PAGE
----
It’s hard to imagine a greater tribute to a movie than Universal now offers Orson Welles’ “Touch of Evil,” a film frequently called the greatest B-picture.
It’s hard to imagine a greater tribute to a movie than Universal now offers with Orson Welles’ “Touch of Evil,” a film frequently called the greatest B-picture. In addition to three crisply transferred incarnations of the pic on two DVDs, this 50th-anni set includes four commentaries, two featurettes and a reprint of the complete 58-page memo Welles sent Universal in 1957, in which he suggested changes to the pic that were implemented only after his death.
Where to begin is the hard part. Only Welles nuts will likely watch everything, but even non-completists should sample the differences among “Evil’s” three iterations, all of which, to a greater or lesser extent, also incorporate studio-mandated reshoots helmed by an uncredited Harry Keller.
Viewers seeking a director’s cut will have to settle for the “restored” version — effected in 1998 by Rick Schmidlin and Walter Murch, who used Welles’ memo as a template — because U never afforded the director the chance to right some of its wrongs.
One key difference between what Welles preferred and the studio demanded comes at the beginning of “Evil,” in Russell Metty’s famous opening tracking shot. The so-called preview and theatrical versions offer a credit sequence and Henry Mancini’s memorable theme music, whereas Welles wanted the three-and-a-half-minute scene with dialogue, ambient music and no credits to distract — just how the restored version gives it to us.
All four commentaries add something to our understanding of this pic’s messy history. (For example, who knew Janet Leigh had a cleverly concealed broken arm during shooting?) But the one most viewers will watch complements the restored version, with Schmidlin moderating reminiscences by stars Charlton Heston (who suggested Welles direct the pic) and Leigh. Schmidlin also lands a solo commentary accompanying that version, while Welles experts Jonathan Rosenbaum and James Naremore share commentary credit on the preview version, and F.X. Feeney valiantly roots in show-off style for the now-discredited original studio (i.e., theatrical) release.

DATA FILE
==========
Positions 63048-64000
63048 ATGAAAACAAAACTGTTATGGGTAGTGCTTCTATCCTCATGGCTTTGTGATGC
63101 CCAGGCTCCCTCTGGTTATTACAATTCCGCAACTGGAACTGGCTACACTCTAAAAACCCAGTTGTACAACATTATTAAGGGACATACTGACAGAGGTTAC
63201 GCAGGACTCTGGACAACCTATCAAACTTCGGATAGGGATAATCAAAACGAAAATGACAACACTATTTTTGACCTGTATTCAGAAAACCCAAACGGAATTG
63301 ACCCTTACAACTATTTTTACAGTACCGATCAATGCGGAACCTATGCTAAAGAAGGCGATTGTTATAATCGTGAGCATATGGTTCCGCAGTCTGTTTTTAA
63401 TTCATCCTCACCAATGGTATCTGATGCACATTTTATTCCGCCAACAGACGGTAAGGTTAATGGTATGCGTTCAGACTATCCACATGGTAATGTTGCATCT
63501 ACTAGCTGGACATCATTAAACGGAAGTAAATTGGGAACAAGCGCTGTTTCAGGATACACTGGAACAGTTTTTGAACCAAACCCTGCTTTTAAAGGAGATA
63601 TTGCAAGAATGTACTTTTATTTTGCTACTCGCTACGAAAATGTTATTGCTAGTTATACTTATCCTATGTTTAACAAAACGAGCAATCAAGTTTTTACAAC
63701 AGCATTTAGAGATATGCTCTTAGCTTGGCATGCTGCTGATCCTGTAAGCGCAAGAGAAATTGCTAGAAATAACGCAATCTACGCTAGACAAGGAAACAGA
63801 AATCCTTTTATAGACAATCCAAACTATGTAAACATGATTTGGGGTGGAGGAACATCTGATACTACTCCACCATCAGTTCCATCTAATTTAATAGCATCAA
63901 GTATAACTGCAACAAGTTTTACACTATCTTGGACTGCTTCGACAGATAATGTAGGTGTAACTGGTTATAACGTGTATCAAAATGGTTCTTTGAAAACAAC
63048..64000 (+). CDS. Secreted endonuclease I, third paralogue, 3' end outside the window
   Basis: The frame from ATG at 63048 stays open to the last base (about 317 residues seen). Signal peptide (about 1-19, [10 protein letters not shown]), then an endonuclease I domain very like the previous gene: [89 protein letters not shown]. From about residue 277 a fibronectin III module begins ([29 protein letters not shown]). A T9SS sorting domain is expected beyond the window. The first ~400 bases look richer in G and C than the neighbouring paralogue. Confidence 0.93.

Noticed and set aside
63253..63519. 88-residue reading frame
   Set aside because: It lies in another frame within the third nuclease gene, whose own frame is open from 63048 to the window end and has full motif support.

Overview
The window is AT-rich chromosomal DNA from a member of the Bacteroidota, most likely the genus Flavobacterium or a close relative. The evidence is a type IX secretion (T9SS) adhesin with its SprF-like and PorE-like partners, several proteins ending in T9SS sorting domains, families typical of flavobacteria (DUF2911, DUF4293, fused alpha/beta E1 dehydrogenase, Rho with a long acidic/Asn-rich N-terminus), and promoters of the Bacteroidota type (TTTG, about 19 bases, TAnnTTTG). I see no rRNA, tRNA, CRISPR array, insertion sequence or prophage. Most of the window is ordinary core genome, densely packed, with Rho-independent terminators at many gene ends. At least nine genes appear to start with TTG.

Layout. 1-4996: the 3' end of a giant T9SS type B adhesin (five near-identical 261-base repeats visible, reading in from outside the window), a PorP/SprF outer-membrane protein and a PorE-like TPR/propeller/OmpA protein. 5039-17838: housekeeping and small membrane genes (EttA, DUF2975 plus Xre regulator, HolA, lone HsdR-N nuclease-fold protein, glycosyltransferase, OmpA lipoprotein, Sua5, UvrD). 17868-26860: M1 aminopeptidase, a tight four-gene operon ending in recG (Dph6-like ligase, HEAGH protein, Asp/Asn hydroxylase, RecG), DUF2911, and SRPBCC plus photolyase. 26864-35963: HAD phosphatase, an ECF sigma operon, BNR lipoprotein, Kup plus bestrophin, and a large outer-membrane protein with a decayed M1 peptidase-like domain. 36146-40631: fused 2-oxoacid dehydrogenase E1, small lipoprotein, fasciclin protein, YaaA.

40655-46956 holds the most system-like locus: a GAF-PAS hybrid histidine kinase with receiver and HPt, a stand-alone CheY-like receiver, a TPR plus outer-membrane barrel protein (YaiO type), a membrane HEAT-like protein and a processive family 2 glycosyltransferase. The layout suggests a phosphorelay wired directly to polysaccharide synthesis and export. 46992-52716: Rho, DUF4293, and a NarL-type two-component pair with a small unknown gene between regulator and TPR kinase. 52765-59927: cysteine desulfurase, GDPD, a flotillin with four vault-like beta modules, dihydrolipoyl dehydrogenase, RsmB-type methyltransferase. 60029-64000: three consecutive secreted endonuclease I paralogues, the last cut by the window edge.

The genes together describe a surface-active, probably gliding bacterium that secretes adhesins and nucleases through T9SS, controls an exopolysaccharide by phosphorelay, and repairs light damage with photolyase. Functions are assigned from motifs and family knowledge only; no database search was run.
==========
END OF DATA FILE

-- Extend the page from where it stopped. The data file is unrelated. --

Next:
Featurette “Bringing ‘Evil’ to Life” could benefit from having scenes from the movie illustrate the points made by Heston, Leigh, Dennis Weaver and Peter Bogdanovich, but the anecdotes are primo. And “‘Evil’ Lost & Found,” with George Lucas and Curtis Hanson cameos, recounts how U mangled the film and details its restoration. With this much supplemental material, there’s bound to be repetition, but it hardly matters with such an endlessly fascinating pic.
Yet the biggest prize here is that vital memo rendered as facsimile. Leafing through it and marveling at its perceptions constitutes a virtual conversation with Welles.